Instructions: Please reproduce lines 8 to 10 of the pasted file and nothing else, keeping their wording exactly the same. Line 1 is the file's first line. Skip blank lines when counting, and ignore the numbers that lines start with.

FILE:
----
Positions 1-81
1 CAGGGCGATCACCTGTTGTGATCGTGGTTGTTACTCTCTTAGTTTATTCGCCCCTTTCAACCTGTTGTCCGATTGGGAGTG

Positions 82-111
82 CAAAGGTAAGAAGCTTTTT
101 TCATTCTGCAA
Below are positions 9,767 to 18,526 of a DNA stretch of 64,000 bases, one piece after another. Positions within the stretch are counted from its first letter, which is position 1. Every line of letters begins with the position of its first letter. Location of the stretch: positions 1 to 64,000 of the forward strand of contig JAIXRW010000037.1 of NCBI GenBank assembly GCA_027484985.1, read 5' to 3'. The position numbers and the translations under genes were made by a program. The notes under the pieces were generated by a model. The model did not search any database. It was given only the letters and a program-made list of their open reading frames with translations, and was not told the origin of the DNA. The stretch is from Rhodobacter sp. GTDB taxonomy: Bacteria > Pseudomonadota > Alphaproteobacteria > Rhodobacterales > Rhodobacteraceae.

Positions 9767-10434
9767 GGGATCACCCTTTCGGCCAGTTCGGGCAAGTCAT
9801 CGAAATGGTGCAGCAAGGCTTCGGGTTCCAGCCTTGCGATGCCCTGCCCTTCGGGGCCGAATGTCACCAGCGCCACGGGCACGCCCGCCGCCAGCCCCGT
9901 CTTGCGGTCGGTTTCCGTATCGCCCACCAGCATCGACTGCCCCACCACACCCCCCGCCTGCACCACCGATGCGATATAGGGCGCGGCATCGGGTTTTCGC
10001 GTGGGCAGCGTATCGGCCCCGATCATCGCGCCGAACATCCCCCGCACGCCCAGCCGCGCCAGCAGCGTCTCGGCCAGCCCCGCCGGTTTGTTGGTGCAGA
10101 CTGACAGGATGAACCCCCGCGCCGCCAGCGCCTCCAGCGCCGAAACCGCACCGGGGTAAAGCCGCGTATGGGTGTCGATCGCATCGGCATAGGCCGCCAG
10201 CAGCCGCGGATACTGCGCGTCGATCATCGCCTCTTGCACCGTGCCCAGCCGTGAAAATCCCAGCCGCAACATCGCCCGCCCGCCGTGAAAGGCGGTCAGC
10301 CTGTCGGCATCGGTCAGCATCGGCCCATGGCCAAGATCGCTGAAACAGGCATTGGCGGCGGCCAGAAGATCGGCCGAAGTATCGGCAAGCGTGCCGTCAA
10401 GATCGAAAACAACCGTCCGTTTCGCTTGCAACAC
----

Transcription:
9767 GGGATCACCCTTTCGGCCAGTTCGGGCAAGTCAT
9801 CGAAATGGTGCAGCAAGGCTTCGGGTTCCAGCCTTGCGATGCCCTGCCCTTCGGGGCCGAATGTCACCAGCGCCACGGGCACGCCCGCCGCCAGCCCCGT
9901 CTTGCGGTCGGTTTCCGTATCGCCCACCAGCATCGACTGCCCCACCACACCCCCCGCCTGCACCACCGATGCGATATAGGGCGCGGCATCGGGTTTTCGC